Posts filtered by tags: Extended Techniques[x]


 

Beyond the 88: More no-fear piano preparations

In the last post I talked about some easy surface preparations for piano, but I didn’t mention that there’s a long history of these. Some early piano makers experimented with creating “stops” for their instrument that would change the timbre of the piano. Many of these were essentially mechanisms for surface preparations. The bassoon stop, for instance, lowered a parchment roll (or a parchment roll covered in silk) onto the strings, producing a gentle buzzy sound against the strings when notes w...
Tags: Religion, Articles, Piano, Columns, John Cage, Jolley, Experimentation, Anna Thorvaldsdottir, Stephen Hartke, Hartke, NewMusicBox, Extended Techniques, Jennifer Jolley, Richard Bunger, Piano Preparation, Toy Piano


Beyond the 88: A No-Fear Beginner’s Guide to Preparing the Piano

In my university music department, I run a weekly composition colloquium, bringing in guest composers and new music performers, as well as faculty speakers, with the latter often coming to talk about things like idiomatic writing and extended techniques for a particular instrument, or setting up a composer website, or digital publishing. A couple of years ago, some of my composition students asked me if I could spend one of those meetings on extended techniques for piano. I dug through my scores...
Tags: Google, Religion, Articles, Tesla, Piano, Columns, Baldwin, Cowell, Curtis Smith, Crumb, Ashley Fure, Experimentation, Annea Lockwood, NewMusicBox, George Crumb, Extended Techniques


A Holistic Approach to Sound

Depending on who you talk to, “extended techniques” can be a loaded term. To one person, the presence of extended techniques makes a piece of music weird and unlistenable, while to another, their absence would indicate music that is regressive and uninteresting. In either case, ears are closed, and a blanket judgment is being made about the quality of the art using a term that should really only be a quantifier. So, first of all, I’d like to clear away some of the subjective baggage that has bui...
Tags: Religion, Articles, Beethoven, Columns, Recording, Sam, Debussy, Sam Pluta, Anthony Braxton, Mozart Beethoven Brahms, Tuning, Kate Soper, Genre, Lachenmann, Eric Wubbels, NewMusicBox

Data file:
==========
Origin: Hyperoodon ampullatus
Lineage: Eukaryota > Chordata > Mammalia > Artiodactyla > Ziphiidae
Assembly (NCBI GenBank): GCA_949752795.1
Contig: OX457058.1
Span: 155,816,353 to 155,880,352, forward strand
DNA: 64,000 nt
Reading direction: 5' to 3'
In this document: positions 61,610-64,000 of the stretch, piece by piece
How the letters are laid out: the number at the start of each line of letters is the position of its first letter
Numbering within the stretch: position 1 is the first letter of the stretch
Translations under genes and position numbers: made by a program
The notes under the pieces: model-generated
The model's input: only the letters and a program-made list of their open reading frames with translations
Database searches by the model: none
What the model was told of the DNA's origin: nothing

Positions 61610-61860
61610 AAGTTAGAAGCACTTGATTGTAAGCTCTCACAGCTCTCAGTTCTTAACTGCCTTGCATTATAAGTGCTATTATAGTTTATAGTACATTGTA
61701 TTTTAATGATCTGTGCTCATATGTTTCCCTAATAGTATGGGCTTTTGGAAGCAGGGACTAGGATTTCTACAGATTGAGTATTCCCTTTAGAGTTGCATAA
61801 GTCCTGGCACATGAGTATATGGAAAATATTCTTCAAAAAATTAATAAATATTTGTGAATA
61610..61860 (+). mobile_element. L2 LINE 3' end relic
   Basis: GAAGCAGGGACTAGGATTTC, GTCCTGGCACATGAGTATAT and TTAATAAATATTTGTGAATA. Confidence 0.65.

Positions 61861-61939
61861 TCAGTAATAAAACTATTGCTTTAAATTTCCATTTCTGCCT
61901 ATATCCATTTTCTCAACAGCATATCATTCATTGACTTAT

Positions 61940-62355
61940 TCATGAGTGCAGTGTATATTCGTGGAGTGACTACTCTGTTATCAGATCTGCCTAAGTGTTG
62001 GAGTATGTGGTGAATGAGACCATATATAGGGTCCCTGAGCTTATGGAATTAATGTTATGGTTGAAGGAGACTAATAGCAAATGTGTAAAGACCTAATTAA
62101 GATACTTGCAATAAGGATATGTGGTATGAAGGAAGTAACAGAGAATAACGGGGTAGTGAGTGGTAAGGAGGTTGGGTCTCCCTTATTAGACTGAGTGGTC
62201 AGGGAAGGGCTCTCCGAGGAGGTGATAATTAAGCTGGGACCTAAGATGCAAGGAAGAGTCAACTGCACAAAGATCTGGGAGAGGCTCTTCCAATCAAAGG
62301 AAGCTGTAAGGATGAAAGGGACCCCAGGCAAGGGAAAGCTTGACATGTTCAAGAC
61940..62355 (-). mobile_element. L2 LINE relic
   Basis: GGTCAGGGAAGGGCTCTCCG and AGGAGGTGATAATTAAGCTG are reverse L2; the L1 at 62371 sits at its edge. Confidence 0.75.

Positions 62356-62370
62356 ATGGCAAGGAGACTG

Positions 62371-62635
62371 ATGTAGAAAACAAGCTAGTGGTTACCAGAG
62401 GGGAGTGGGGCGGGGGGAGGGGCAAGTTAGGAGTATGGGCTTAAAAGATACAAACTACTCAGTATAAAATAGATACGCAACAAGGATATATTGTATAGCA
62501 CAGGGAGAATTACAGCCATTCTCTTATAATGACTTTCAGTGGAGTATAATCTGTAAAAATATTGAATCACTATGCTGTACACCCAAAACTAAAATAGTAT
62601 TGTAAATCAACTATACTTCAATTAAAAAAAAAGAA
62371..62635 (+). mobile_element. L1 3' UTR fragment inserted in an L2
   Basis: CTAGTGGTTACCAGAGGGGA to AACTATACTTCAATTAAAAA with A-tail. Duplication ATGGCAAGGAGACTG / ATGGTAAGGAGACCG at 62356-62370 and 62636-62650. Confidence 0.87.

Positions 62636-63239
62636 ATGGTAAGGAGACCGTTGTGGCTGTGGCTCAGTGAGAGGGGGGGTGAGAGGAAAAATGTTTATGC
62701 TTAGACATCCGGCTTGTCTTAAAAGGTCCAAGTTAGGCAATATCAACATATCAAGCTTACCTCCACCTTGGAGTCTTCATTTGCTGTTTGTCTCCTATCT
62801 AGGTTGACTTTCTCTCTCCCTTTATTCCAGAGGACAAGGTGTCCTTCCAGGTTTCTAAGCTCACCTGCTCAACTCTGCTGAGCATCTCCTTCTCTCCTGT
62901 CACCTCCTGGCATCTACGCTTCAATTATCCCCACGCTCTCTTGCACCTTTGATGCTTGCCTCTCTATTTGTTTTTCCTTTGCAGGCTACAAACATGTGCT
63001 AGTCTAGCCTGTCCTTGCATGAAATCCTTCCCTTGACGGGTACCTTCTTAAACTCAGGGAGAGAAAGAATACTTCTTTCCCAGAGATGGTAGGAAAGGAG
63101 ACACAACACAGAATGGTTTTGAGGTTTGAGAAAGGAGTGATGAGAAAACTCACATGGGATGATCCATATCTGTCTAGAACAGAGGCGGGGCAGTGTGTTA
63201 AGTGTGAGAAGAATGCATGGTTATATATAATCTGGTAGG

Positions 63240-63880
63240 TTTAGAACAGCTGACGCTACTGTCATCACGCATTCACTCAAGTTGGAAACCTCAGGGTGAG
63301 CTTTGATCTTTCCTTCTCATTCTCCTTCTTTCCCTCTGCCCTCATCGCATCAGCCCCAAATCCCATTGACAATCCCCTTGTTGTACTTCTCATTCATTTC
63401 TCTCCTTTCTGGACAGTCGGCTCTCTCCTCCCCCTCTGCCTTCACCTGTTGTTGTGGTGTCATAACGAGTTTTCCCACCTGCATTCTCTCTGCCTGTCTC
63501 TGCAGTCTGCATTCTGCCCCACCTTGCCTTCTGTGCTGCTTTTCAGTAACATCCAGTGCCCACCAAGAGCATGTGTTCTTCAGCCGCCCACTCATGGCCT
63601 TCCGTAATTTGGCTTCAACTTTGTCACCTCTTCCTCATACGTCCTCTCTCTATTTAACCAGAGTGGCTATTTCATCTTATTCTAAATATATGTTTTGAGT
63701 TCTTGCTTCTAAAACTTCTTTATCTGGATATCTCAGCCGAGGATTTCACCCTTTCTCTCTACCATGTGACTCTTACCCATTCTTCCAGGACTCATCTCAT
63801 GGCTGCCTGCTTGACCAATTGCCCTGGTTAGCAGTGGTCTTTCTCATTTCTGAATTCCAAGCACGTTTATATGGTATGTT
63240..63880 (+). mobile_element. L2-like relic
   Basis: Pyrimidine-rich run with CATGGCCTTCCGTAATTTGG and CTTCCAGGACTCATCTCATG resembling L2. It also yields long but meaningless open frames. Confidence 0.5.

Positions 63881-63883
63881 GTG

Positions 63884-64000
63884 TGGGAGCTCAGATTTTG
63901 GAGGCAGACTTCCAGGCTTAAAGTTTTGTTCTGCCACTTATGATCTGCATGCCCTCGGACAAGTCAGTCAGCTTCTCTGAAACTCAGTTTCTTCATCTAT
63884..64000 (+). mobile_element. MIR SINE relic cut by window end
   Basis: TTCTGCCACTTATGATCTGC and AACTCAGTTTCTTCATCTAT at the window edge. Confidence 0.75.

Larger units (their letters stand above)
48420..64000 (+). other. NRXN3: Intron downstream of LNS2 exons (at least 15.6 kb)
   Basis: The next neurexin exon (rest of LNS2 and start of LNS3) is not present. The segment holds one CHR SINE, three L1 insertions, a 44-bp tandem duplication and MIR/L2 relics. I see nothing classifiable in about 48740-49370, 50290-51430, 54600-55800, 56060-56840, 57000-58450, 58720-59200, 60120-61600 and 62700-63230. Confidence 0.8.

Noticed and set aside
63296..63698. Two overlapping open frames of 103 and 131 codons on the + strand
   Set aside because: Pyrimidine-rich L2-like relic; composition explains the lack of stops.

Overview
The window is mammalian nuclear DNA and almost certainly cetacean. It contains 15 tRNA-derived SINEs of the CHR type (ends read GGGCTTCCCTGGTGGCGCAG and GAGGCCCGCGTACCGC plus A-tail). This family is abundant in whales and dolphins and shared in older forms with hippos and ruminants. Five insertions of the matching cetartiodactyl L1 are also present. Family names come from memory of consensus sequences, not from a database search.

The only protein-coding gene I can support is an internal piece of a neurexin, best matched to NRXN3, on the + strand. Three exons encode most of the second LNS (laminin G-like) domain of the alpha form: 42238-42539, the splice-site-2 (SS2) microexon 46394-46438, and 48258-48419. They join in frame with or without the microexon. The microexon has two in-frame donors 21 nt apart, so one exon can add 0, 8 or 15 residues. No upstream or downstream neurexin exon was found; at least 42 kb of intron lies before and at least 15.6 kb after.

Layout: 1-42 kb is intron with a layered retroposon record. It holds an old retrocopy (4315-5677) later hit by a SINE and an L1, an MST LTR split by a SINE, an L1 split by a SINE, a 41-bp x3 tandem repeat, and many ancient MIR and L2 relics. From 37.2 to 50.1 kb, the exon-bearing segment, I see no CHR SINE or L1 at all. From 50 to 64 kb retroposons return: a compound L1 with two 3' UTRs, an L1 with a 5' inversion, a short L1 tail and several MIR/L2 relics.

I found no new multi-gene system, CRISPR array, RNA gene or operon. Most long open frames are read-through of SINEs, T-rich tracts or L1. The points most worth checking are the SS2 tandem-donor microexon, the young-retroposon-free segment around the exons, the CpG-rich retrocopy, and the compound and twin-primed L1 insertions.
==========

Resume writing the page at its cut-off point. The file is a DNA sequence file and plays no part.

Collaboration as Performance Practice

There’s a moment in Kate Soper’s duo for soprano and violin, Cipher, that tends to stick in people’s minds. The soprano, delivering spoken text, moves toward the violinist and places a mute on the instrument, filtering the tone color. As the violinist continues to play, the soprano moves closer still and places several fingers on the strings, activating specific pitches along the fingerboard. With intricately choreographed movements, the two musicians play the instrument together, creating harmo...
Tags: Religion, Kate, Columns, Ross, Rachmaninoff, Eric, New Music USA, Robert Pirsig, Kate Soper, Eric Wubbels, NewMusicBox, Josh Modney, Extended Techniques, Composer-performer Collaborations, Contemporary Music Techniques, Violin Performance


Exploring Timbre in Choral Music

Full Disclosure: many of the samples I share in this article are from the See-A-Dot Music Catalog, a company for which I am the director. Unlike many aspects of the experimental music world, choral music in the western classical realm has historically avoided employing a variety of vocal timbres in any given piece, usually defaulting to the inherited English choral cathedral tradition. By contrast, string players are readily prepared to perform a variety of sounds on their instruments from sul t...
Tags: India, Religion, United States, Columns, Choral music, Meredith Monk, Aethon, Music Publishing, NewMusicBox, Extended Techniques, West Africa Sardinia, Toby Twining, Twining